Thomas College, pioneer of the electronic sports program at university level


WATERVILLE – Thomas College this week launched a team of university athletes different from all other states and most of the country's inhabitants. eSports program.

Instead of fighting for points on a court or field, the newest Terriers lead characters into virtual environments in order to achieve different goals, depending on the game: destroying the base of the game. opposing team, be the last person standing, defuse a bomb, and do 75 "kill" first.

While computer gaming is much less physically active than traditional gaming, games challenge players' cognitive and strategic abilities.

"It's going to sound complicated," said coach Martin Schelasin, "but here's how I would describe (eSport): if you play chess, each player only has one piece, he can move in different ways at different times of the game and 10 players on the board. "

The eSports program, launched this week after students return to campus after the winter break, is part of Thomas College's plan to attract a new student pool to the school. Local benefactor Bill Alfond donated more than $ 100,000 to launch the program, according to Assistant Dean of Student Engagement Jim Delorie.

"This summer, (Alfond) went to Laurie (Lachance, president of Thomas College), claiming that he was seriously interested in funding eSports," Delorie said. "He sees potential growth in the sector and also sees e-sport as a way to differentiate college from schools in the region and to offer students the opportunity to demonstrate their skills by representing the college at of competitions. "

In May 2017, Alfond also presented to the college its largest grant: a $ 5.3 million donation through the Harold Alfond Foundation, to fund an innovation center.

Ryan Hemenway, a student at Thomas College, on the left, and Martin Schelasin, head coach of the games, watch the action on Tuesday in the popular gambling hall known as CAVE, the cradle of campus-based competitive e-sports. Thomas in Waterville. Morning Sentinel photo by David Leaming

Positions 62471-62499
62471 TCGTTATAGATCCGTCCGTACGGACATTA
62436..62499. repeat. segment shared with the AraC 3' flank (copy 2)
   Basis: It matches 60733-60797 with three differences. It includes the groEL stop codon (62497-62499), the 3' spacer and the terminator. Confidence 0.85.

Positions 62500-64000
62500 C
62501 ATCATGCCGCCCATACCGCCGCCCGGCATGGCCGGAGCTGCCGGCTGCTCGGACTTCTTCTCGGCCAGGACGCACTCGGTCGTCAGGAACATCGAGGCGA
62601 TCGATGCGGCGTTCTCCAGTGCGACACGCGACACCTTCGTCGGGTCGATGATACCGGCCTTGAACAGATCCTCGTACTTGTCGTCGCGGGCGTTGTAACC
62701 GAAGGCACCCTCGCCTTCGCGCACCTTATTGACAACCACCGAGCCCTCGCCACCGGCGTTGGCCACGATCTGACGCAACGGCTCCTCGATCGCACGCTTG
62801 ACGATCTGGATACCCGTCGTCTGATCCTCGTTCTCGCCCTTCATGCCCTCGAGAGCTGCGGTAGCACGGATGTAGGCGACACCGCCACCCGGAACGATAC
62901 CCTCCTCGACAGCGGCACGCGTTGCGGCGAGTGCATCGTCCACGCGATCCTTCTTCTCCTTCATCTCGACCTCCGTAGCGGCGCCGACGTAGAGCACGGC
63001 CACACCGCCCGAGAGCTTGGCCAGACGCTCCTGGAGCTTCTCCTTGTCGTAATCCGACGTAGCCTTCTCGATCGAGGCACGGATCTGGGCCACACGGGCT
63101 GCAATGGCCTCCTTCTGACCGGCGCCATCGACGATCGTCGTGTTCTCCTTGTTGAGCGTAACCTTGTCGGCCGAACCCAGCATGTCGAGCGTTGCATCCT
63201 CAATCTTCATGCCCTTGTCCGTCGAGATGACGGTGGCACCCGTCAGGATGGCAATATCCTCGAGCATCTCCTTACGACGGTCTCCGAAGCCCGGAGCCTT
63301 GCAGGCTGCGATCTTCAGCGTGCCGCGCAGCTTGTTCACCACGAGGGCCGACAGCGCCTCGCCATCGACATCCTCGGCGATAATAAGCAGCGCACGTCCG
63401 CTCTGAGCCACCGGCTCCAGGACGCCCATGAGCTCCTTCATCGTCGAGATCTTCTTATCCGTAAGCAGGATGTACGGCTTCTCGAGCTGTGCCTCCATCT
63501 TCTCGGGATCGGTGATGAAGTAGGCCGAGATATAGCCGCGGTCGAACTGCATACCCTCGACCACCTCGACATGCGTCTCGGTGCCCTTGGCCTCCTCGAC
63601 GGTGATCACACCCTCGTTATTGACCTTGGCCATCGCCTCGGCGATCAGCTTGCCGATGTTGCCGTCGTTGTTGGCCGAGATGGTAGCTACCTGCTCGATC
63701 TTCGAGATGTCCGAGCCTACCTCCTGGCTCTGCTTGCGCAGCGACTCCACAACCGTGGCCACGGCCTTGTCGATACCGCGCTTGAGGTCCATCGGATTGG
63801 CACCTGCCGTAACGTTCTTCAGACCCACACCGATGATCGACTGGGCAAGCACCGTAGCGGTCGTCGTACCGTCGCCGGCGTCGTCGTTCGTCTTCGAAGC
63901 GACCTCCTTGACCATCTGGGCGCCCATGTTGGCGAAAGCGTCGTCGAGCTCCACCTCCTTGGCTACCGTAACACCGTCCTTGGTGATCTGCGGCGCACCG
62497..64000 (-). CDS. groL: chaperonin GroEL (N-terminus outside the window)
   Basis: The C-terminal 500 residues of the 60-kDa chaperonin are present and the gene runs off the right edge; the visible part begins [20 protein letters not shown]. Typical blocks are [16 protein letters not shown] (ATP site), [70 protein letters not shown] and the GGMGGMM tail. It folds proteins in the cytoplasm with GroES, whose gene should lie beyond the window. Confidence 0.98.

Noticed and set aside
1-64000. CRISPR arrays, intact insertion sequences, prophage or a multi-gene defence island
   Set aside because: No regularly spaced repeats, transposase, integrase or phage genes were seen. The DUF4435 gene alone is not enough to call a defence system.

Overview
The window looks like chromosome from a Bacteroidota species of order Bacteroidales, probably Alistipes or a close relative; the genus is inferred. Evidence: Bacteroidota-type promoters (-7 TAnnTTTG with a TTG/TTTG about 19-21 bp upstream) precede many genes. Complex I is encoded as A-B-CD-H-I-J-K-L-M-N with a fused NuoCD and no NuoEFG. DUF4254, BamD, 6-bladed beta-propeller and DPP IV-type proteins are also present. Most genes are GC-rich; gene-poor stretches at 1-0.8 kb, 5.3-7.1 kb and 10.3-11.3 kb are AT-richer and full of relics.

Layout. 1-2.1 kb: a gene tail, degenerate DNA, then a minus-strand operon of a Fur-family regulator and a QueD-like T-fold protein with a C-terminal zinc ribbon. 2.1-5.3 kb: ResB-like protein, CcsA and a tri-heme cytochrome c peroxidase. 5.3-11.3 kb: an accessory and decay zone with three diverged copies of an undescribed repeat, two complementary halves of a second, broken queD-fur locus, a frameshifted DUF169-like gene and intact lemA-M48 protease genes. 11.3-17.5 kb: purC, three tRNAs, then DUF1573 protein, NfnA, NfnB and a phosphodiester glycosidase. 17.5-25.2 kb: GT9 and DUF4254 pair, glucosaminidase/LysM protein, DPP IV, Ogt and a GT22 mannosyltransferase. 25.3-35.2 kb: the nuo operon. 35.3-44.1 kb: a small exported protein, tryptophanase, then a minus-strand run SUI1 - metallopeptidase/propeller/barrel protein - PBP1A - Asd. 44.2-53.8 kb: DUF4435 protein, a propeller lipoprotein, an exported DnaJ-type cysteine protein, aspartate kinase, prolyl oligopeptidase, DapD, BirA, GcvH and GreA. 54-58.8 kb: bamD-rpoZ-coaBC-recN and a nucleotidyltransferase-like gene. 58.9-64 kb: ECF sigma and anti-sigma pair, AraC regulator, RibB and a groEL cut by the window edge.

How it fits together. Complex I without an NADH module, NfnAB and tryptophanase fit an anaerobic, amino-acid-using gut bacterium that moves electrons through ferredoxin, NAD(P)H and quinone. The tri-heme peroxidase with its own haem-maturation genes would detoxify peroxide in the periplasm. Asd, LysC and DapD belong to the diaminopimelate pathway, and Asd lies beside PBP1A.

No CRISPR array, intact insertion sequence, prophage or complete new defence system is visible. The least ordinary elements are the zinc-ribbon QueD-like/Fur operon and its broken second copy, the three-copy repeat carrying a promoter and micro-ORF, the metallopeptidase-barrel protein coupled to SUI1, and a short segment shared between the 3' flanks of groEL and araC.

While many colleges in Maine – including Colby College, Bates College and the University of Maine at Farmington – With its gaming clubs, Thomas College eSports is the first college-level college team in the state and the third in New England, according to Schelasin. So far, 50 students, about 5% of the school population, have committed to being part of the team. ESports team groups may be larger than traditional sports team groups, as this sport encompasses a variety of different games, from the popular Fortnite battle-style game to first-person shooter games such as Call of Duty: Black Ops "to the FIFA professional football simulation. Each member of the team does not play every game.

"One of the crazy things is that … comparing myself to a traditional basketball coach, for example, is completely inaccurate because I effectively manage seven or eight different sports from the point of view of knowledge. Said Schelasin.

Some of the games students can play are Fortnite, Call of Duty, FIFA, League of Legends, Overwatch, Smite, Playerunknown Battlegrounds, World of Warcraft, and Rocket League. . "

Thomas College eSports will participate in the National Association of Collegiate eSports and other game-specific leagues, which will be determined in the coming days according to the interest of the students. Schelasin said he had registered the team in the conference is the League of Legends' university group, which has 28 teams and will feature weekly matches of the eponymous match "League of Legends". The Thomas College students played their first training match against the University of West Virginia Tuesday night, and their first game will be on Thursday.